Assange, 49, is charged with 18 counts of conspiring to hack US government computers and the publication of confidential military records, including a video of a 2007 Apache helicopter attack in Baghdad in which a dozen people, including two Reuters journalists, were killed.
In her ruling Baraitser said that freedom of speech rights do not provide “unfettered discretion by Mr Assange to decide what he’s going to publish”.
However, in a decision which shocked many, including Assange’s own supporters and legal team, Baraitser found that extradition would be oppressive given Assange’s mental health.
While Baraitser said that she felt Assange would be afforded all legal and constitutional protections while on trial in the US, she felt that conditions in the US prison system would exacerbate his already fragile mental health and potentially place his life at undue risk.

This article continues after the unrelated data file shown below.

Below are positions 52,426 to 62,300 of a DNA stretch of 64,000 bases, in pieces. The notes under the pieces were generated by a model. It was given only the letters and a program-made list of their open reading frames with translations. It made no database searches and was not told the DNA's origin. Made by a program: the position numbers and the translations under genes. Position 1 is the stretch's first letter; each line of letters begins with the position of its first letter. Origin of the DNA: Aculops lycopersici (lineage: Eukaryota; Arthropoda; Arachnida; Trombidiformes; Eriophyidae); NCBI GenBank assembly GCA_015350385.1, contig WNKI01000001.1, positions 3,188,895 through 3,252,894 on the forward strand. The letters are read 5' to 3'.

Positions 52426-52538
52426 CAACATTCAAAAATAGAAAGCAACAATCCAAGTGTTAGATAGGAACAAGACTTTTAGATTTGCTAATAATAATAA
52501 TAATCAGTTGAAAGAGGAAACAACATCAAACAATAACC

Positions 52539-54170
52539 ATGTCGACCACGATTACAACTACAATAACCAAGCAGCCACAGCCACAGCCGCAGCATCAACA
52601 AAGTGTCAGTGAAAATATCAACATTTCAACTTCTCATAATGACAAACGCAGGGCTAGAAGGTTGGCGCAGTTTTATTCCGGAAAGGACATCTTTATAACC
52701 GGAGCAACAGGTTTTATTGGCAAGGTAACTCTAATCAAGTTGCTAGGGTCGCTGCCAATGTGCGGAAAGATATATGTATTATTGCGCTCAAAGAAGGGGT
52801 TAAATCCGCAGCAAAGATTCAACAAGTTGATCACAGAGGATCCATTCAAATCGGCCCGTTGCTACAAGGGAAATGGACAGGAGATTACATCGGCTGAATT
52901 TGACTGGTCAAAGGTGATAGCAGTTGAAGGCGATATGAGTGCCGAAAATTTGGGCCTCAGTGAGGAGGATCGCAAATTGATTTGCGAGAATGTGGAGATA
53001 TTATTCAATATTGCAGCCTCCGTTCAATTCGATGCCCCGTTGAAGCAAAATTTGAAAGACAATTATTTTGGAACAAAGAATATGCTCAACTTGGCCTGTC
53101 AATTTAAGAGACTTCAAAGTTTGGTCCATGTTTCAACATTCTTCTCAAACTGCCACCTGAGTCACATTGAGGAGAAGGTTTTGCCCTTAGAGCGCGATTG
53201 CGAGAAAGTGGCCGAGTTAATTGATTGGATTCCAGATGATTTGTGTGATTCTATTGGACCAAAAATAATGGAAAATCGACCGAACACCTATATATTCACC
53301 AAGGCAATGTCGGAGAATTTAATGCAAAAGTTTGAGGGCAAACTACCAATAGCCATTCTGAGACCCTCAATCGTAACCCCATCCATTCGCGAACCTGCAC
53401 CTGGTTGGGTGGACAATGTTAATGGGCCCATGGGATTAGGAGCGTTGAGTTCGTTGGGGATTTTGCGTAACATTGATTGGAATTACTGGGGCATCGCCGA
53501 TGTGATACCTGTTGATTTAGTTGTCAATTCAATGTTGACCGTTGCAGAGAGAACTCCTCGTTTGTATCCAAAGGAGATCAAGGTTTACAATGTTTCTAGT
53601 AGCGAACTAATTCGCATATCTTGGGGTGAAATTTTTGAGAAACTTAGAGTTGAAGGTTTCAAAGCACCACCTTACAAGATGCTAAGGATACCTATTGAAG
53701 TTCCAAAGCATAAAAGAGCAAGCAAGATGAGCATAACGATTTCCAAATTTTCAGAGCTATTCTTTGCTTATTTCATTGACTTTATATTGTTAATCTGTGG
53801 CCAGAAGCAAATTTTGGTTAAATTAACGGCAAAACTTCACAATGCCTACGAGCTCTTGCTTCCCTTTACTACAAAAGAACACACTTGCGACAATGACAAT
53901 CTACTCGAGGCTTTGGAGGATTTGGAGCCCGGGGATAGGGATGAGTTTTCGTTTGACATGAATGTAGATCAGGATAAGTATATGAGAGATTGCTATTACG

“Faced with conditions of near total isolation … I am satisfied that the procedures (outline by U.S. authorities) will not prevent Mr. Assange from finding a way to commit suicide,” she said.
According to Assange’s legal team, he could face decades behind bars if found guilty of these charges, which also include the release of secret US diplomatic cables. The charges carry a theoretical maximum sentence of 175 years in prison, though prosecutors claim he would face no more than 63 months in jail.